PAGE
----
Under Taliban rule in the 1990s, women in Afghanistan were barred from attending school. Because law and tradition also prevented them from receiving treatment from male doctors, most women gave birth at home, often without a skilled attendant. According to World Bank data, by 2002, a woman’s lifetime risk of dying from pregnancy or childbirth-related…
After delivery, Gul was unable to control her urine. At first, she thought her fistula was an illness that she would recover from. The first wife was happy about Gul’s problem because this would keep Gul away from their husband. Over time, the other wife became upset when she realized that without Gul’s help she would have to tend to the housework, almond trees, cows and oxen all by herself.
Gul suffered with her fistula for a few years before her husband took her to Kabul for treatment, then to Pakistan, and then back to Kabul. None of the surgeries she received healed her. Over this period of time, Gul had eight pregnancies. Six of her children are alive today.
Gul leaked for 12 years before receiving treatment from CURE Hospital in Kabul, a Fistula Foundation grantee partner. A neighbor had gone through successful fistula repair surgery at CURE and urged Gul to go. Her husband took her immediately.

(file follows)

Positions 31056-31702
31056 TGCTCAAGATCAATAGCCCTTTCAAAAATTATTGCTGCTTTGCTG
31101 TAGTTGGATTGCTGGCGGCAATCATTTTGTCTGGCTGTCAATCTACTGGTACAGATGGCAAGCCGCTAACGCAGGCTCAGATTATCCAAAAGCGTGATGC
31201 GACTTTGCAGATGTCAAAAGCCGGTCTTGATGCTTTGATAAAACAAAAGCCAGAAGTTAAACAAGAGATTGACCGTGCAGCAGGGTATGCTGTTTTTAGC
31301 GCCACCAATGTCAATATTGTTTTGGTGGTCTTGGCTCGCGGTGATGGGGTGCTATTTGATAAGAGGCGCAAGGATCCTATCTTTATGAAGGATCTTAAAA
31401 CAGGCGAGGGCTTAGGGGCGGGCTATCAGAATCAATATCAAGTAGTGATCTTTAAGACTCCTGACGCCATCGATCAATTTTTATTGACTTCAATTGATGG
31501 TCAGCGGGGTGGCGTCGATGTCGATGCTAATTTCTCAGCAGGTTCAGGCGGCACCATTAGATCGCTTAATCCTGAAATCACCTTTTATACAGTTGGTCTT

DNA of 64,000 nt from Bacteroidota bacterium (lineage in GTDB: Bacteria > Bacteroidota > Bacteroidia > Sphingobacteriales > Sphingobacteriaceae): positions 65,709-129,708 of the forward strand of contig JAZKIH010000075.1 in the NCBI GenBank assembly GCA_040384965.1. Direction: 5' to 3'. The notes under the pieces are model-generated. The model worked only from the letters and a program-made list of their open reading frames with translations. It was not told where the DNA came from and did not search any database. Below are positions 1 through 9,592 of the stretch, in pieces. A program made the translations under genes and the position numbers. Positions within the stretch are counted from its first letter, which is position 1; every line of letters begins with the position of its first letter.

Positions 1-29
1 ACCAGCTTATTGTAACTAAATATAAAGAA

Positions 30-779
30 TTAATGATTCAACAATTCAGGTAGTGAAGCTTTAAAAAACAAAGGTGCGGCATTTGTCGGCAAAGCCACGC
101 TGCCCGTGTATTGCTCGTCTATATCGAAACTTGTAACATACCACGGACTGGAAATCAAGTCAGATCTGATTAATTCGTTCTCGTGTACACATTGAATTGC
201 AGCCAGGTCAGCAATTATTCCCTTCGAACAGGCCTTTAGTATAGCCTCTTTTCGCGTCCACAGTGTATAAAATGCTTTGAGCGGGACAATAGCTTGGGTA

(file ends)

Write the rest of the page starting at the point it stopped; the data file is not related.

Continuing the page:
After a four day journey by bus, Gul and her husband arrived at the hospital. Scar tissue from the previous surgeries made Gul’s operation very complicated, but eventually she was healed. When she was released from the hospital to return home with her husband, Gul’s doctors reported that she told them, “I am dry and I am happy! I am smiling and some days I am feeling like a Queen! I hope you can find more sponsors so that you can continue to help more women with this problem.”
- Population: 33,332,025
- Average Births per Woman: 5.22
- Female Literacy: 24.2%
- Population Living in Poverty: 36% (less than $1.25/day)